By Quinci LeGardye, California Black Media
The COVID-19 pandemic has caused an alarming number of deaths over the past year: just under 3 million people across the globe; more than half a million people in the United states; and north of 60,000 victims died here in California.
The families and loved ones of those victims have been slammed with unexpected funeral costs. Many of them have had to suffer the loss of someone they loved while facing unanticipated financial strains caused by the pandemic.
In an effort to provide some relief for those Americans, the federal government has announced a new program.
“The COVID -19 pandemic has brought overwhelming grief to many families. At FEMA, our mission is to help people before, during and after disasters. We are dedicated to helping ease some of the financial stress and burden caused by the virus,” reads the official announcement of the program on FEMA’s website.
“Although we cannot change what has happened, we affirm our commitment to help with funeral and burial expenses that many families did not anticipate,” said acting FEMA administrator Bob Fenton.
Beginning April 12, FEMA will provide financial relief for COVID-19 related funeral expenses incurred after January 20, 2020. Anyone who lost a loved one to COVID-19 will be able to apply for retroactive reimbursements for funeral costs, up to $9,000 per burial.
Funeral expenses will count as the purchase of burial, a plot, a headstone, clergy services, cremation, the transfer of remains or other services associated with a funeral. According to National Funeral Directors Association, the average cost of a funeral with a viewing and burial was $7,640 in 2019.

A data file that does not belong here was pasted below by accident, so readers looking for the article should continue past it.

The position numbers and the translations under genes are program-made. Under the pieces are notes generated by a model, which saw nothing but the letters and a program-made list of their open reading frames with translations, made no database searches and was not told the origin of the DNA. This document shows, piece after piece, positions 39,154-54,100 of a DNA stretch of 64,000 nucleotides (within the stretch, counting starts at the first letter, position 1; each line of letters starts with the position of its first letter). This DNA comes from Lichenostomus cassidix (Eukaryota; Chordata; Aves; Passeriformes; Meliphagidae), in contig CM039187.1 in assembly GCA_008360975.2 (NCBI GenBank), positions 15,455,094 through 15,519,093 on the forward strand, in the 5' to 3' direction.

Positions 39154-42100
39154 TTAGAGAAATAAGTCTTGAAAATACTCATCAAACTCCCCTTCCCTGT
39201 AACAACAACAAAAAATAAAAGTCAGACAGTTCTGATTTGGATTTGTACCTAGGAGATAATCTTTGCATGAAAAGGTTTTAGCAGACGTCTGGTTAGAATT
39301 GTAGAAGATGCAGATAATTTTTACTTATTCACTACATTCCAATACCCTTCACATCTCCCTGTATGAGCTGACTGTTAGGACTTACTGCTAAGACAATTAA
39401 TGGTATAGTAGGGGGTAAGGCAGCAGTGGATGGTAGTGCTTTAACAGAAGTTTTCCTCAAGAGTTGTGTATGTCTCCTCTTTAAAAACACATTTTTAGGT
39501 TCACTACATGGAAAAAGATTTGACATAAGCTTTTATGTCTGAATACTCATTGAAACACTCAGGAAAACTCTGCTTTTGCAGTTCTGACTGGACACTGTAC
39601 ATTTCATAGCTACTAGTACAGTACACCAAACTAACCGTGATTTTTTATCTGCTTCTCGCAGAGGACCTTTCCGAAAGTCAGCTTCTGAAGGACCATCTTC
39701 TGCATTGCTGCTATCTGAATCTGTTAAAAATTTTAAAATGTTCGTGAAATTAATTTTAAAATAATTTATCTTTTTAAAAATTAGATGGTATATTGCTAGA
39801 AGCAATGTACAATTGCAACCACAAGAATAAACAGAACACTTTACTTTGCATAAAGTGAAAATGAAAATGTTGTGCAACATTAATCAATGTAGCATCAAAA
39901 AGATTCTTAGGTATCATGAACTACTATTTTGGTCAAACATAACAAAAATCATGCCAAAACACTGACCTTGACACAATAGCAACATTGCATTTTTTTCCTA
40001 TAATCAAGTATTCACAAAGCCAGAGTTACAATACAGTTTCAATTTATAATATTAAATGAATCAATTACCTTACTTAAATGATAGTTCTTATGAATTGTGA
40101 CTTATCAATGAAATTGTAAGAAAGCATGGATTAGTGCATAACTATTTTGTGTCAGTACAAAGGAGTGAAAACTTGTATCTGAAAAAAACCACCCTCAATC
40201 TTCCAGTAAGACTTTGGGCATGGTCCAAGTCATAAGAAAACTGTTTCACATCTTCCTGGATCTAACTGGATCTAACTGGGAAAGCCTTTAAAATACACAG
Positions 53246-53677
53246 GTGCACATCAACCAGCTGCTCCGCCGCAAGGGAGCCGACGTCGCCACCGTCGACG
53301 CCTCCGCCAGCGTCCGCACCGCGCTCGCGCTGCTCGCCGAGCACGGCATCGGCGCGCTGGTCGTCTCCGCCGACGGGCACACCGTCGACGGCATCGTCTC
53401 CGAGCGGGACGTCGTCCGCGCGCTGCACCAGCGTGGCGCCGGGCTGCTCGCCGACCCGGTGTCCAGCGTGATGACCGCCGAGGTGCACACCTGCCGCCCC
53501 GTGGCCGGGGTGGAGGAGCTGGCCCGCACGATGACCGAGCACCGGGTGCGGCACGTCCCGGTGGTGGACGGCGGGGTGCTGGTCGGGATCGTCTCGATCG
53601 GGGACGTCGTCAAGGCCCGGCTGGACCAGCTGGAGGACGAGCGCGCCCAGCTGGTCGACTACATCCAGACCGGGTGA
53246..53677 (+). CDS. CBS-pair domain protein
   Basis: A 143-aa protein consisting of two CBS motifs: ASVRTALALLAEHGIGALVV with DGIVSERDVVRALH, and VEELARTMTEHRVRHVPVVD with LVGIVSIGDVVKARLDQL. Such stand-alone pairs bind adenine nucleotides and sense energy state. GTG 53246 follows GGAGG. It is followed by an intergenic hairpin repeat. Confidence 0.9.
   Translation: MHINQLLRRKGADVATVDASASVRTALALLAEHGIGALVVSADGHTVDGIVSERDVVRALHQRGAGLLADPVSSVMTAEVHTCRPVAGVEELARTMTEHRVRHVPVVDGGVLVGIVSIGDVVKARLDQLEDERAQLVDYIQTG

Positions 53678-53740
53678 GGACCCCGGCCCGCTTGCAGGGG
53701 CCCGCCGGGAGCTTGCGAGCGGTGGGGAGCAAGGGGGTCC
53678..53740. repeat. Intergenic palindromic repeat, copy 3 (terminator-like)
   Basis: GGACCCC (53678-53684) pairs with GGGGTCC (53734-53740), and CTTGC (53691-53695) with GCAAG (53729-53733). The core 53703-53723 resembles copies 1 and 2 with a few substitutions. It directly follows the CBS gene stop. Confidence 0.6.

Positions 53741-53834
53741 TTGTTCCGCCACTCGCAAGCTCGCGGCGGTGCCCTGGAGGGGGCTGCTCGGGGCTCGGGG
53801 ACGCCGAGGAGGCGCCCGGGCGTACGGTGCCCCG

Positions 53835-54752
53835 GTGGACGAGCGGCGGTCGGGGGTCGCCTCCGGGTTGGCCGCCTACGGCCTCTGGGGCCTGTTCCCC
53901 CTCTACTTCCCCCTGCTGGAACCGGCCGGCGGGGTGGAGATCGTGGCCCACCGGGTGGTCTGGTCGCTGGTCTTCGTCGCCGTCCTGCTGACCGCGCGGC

Funding for the program was included in both COVID-19 stimulus packages passed by Congress recently — the Coronavirus Response and Relief Supplemental Appropriations (CRRSA) Act signed by former President Trump in December 2020 and the American Rescue Plan signed by President Biden in March 2021.
Applicants for the program will be required to provide an official death certificate attributing the death either directly or indirectly to COVID-19 and show that the death occurred in the U.S. In addition, they will have to submit funeral expense
documents, such as receipts or a funeral home contract. Applicants will also have to provide proof of funeral funds received from other sources, as the program will not reimburse funds received from burial insurance or financial assistance from agencies or other sources.
If multiple people contributed toward funeral costs, they will be able to apply under a single application as applicant and co-applicants. According to FEMA, the agency will reimburse funeral costs for multiple people in the same family, up to a maximum of $35,000.
Consideration of reimbursements for funeral expense began as early as May 2020 when Congresswomen Barbara Lee (D-CA-13) and Alexandria Ocasio-Cortez (D-NY-14) introduced the COVID Funeral Assistance Act. It proposed reimbursements of up to $10,000. Senate Majority Leader Charles E. Schumer (D-NY) has also been an advocate for federal funeral assistance.
“Families across this country are living on the edge because of this public health and economic crisis. On top of facing unimaginable hardship and loss, the last thing they should have to worry about is how to pay for funeral expenses,” Lee said.
FEMA has also included a fraud alert on its website.
“We have received reports of scammers reaching out to people offering to register them for funeral assistance. FEMA has not sent any such notifications and we do not contact people prior to them registering for assistance,” it reads.
To learn more, applicants can visit the COVID-19 Funeral Assistance page on FEMA.gov, or call the COVID-19 Funeral Assistance Hot Line at 844-684-6333, or TTY at 800-462-7585.